• Prioritize your sales channels, by asking where are your most profitable and loyal customers? You’ll want to protect your customer base for the future, when supply chain issues level out and your ability to ship orders is normalized.
  • Fulfill Amazon orders first, only if it is your most profitable ecommerce channel. Stock-outs will negatively affect your IPI, inventory performance index, on Amazon. Out-of-stocks also mean Amazon’s algorithm won’t show your products in searches and you may eventually be treated as if your item is new, without any history of sales success, if you’re out of stock for longer than 30 days. (Note: Amazon has asked all sellers to refrain from sending stock to Amazon, unless the items are (sold out) household staples that have recently been so popular that Amazon needs time and man power to restock those items first. With this mandate, penalties for out-of-stock inventory may be relaxed.)
  • Develop backorder processes and incentives to keep orders until you can re-stock.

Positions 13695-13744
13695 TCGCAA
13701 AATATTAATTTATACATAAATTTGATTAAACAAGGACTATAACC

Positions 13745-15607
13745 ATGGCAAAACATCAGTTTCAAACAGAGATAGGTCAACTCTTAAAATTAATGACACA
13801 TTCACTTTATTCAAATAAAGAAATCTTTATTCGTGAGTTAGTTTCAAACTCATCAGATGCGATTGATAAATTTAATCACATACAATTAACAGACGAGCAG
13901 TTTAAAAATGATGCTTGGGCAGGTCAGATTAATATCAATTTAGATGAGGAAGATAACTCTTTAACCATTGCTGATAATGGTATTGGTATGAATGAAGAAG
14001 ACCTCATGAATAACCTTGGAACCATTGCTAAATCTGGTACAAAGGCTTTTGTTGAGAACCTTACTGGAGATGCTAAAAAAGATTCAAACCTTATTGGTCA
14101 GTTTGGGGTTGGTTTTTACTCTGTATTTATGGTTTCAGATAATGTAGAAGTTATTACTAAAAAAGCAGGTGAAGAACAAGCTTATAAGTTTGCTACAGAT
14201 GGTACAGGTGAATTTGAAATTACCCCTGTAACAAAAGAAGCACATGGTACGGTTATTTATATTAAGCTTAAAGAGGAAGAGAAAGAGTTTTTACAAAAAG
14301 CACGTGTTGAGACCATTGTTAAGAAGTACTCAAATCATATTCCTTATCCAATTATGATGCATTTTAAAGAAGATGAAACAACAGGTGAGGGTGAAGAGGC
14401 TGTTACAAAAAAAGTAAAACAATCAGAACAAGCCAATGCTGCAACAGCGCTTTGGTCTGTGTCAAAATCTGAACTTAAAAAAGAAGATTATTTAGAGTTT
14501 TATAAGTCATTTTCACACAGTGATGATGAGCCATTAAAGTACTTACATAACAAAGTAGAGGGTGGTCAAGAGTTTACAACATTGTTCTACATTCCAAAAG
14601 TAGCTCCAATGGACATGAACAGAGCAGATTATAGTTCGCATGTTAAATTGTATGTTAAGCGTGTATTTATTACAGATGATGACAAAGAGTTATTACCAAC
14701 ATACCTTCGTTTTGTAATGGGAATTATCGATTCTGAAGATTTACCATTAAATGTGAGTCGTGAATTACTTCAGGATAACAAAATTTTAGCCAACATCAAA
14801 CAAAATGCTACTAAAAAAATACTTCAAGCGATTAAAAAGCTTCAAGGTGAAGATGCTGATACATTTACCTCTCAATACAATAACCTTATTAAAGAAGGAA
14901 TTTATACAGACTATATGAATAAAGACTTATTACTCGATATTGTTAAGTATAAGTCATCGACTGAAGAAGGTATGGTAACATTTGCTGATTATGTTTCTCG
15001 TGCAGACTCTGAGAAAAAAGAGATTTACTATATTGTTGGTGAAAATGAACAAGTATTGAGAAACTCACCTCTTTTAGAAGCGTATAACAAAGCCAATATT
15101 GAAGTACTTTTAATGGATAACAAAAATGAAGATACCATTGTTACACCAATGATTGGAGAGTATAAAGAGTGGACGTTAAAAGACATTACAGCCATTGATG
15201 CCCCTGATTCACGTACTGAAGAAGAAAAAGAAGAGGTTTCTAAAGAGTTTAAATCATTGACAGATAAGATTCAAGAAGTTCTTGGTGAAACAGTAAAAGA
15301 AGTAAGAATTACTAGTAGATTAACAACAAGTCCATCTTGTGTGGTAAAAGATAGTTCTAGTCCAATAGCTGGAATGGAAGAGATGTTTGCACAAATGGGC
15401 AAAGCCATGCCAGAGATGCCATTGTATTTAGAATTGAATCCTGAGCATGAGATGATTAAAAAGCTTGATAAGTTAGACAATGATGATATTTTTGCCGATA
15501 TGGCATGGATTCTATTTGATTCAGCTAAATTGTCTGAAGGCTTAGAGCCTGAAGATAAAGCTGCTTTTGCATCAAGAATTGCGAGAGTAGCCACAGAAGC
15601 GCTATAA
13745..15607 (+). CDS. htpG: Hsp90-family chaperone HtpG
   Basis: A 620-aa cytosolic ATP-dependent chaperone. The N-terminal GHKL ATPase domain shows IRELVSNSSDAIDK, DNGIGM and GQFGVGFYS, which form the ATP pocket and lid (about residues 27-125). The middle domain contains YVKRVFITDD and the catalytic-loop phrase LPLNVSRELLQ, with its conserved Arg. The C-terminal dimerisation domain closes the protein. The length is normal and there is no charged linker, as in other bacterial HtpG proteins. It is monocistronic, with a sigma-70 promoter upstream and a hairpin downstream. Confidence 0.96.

• Get your IT team to organize equipment, tools, and processes for working at home. Make sure you can access your order management system from anywhere.
  • Use your networks to vet in-country experts you can trust. Look for people with long-term relationships with other reliable ecommerce professionals, or those that have worked with internet retailers like you.
  • Diversify your order fulfillment and inventory practices. As the virus develops, you may want to move some of your inventory and order fulfillment work to areas that are not as affected by COVID-19. In some urban areas, where population density makes social distancing more difficult, the workforce may be harder hit by the virus than others. Shipping ecommerce inventory in and out of regions most affected by COVID-19 may be slowed. If your fulfillment center is located inside one of these areas, look for alternative fulfillment partners to blunt potential order fulfillment disruptions.
  • Work with a vigilant third-party logistics (3PL) company or fulfillment center. Look for ecommerce fulfillment companies who have taken the flu season seriously, because those fulfillment companies will already have sanitation and labor policies in place to prevent contagious diseases from slowing order fulfillment. It’s important for your ecommerce fulfillment partner to have steady labor practices that will allow them to ship without interruption.